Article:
experimenting with HTML5 video at the BBC

The BBC has a post up describing an experiment that they have put together that uses HTML5 video that works in Firefox 3.5 and Safari.

BBC HTML5 Video Experiment

The demo uses jQuery and drives a simple carousel that shows the current chapter as the video plays. It also shows subtitles as the video plays.

One really great, and somewhat subtle thing about this experiment? You can select the subtitles. They are just text.


  1. matt

    Sadly, their new HTML5 video controller’s volume slider no longer goes to 11. I hope they fix that before release.

    August 18th, 2009 at 21:06
  2. RedLib

    Awesome BBC demo!

    The subtitles trick opens for user generated translations of on-line videos. The same trick can be used for hot links in videos, both fore navigation in video and to related websites / videos – very useful!

    But it make me wonder hove to make it work with maximizing of videos. The standard forbid script controlled maximization so the browser must ‘magicaly’ know what to maximize with the video.

    One possibility is to add a style on divs telling the browser they are maximizable so if some element inside them is maximized the div with all it’s contents should be maximized instead – with all magical scaling it takes. But thats right now a standards question rather then a browser issue :-(

    BTW. The ubuntu ‘standard’ build of firefox 3.5 for ubuntu 9.04 do not support maximization of videos yet – that make the free formats less useful (in an important sens) then the formats that use the old plug-in. But I guess it’s work in progress.

    August 19th, 2009 at 03:26
  3. […] [via hacks.mozilla.org] […]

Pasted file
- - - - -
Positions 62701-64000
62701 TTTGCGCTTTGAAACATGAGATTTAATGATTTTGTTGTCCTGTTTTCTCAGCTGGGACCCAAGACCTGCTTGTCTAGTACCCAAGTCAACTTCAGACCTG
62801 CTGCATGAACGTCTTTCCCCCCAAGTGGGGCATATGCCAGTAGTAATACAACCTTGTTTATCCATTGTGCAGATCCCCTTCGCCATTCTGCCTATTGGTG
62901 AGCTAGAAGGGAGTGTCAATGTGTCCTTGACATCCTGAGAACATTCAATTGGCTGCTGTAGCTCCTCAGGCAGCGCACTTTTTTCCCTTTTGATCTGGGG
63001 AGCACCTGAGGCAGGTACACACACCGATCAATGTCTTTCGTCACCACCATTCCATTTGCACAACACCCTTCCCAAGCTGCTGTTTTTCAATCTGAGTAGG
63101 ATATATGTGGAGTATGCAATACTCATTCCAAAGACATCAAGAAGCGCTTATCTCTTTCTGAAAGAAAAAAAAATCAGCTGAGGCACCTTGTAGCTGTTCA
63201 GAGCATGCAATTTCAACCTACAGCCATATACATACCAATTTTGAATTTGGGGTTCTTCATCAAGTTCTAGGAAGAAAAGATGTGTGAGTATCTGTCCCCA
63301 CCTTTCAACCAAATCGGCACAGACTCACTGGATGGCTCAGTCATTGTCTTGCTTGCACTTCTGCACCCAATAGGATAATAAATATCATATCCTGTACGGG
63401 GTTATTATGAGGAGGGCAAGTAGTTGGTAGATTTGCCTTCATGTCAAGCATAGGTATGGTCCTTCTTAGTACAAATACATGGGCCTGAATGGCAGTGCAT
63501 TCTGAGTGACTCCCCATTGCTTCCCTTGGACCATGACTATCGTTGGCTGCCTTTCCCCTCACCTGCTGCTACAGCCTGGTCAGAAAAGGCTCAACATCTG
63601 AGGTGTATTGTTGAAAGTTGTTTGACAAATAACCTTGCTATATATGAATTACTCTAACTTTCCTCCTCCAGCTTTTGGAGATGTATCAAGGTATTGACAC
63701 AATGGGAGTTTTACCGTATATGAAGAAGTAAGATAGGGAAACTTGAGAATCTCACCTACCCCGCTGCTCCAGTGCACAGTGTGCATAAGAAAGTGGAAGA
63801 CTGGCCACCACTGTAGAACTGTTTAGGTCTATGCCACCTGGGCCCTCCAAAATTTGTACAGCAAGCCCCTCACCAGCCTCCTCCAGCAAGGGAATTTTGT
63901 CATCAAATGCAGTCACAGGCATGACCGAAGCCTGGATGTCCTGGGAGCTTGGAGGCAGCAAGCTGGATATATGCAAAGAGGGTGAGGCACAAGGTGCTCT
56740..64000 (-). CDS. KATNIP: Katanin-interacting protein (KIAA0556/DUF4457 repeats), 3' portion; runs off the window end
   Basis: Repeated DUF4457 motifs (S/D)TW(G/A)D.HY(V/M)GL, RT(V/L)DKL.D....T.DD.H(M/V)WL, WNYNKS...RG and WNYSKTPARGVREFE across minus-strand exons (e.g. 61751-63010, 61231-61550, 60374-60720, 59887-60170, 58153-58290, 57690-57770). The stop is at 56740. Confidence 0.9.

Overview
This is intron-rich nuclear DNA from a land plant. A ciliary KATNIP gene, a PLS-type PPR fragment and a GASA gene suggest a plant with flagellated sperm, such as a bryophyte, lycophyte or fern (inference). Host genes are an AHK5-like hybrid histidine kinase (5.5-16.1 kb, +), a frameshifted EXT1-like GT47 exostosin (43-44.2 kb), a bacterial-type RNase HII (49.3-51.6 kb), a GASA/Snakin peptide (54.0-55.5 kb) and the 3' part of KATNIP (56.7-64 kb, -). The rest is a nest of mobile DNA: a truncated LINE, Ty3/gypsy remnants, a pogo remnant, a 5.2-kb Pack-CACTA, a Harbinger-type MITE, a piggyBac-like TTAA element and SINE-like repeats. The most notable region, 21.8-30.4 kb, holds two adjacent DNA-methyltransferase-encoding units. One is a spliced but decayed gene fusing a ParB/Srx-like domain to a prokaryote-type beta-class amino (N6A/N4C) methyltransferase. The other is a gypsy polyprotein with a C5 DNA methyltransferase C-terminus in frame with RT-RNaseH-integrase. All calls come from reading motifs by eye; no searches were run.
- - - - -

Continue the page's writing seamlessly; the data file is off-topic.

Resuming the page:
August 19th, 2009 at 04:22
  4. sep332

    With Ubiquity and a little patience, you can have machine translation of subtitles.

    I’m not sure why running the whole page through Google Translate doesn’t work, or using Ubiquity’s edit and save commands on the subtitles. Any ideas on how to make that work?

    August 19th, 2009 at 04:33
  5. takapa

    I’m a huge fan of open standard and I really think the video tag is great in theory but the current Firefox implementation is extremely CPU hungry. It uses 35% of the CPU in not looking at zoomed video and 65% of the CPU if I zoomed in the video to fill my screen (Core 2 Duo 1.86Ghz).

    I do hope that GPU acceleration of the Theora codec will be supported soon as the video tag is currently no better than Flash in performance terms.

    August 19th, 2009 at 09:11
  6. Ken Saunders

    Man, that is cool!

    I’m wondering if there is a way to use that to offer several different videos/clips in the same player instead of loading 5 (or more) different pages to view each video that may be offered?

    Or perhaps the individual videos could be merged into one but divided into chapters with each stopping after they play out?

    Of course it would probably be wise to keep the length of the videos somewhat short.
    I like using autobuffer, but it seems to put a serious drag on my whole system.
    My new trick is to add diversionary text while the video loads. :)

    I’d appreciate any feedback on how to accomplish what I mentioned above since I’m not a developer by nature.
    I just play one on TV.

    August 19th, 2009 at 11:26
  7. Christopher Blizzard

    Hi! Turns out that a lot of that overhead comes from Mozilla’s drawing, not from the codec directly. And we continue to make improvements there in each release.

    August 19th, 2009 at 13:11
  8. RedLib

    A maximize button in the video controls that maximize the browser and zoom in on the video would automatically work with dom/js generated subtitles and other overlays. And require no standard updates.

    I think some kind of miximize button is needed – users expects it and manually zooming and scrolling is a pain.

    August 19th, 2009 at 14:41
  9. Gaurav M

    let see how fast big players will push HTML5
    Excellent demo

    August 19th, 2009 at 22:55
  10. […] ■BBCはおもしろいことをしているらしい http://hacks.mozilla.org/2009/08/html5-video-bbc/ […]

    August 29th, 2009 at 05:44

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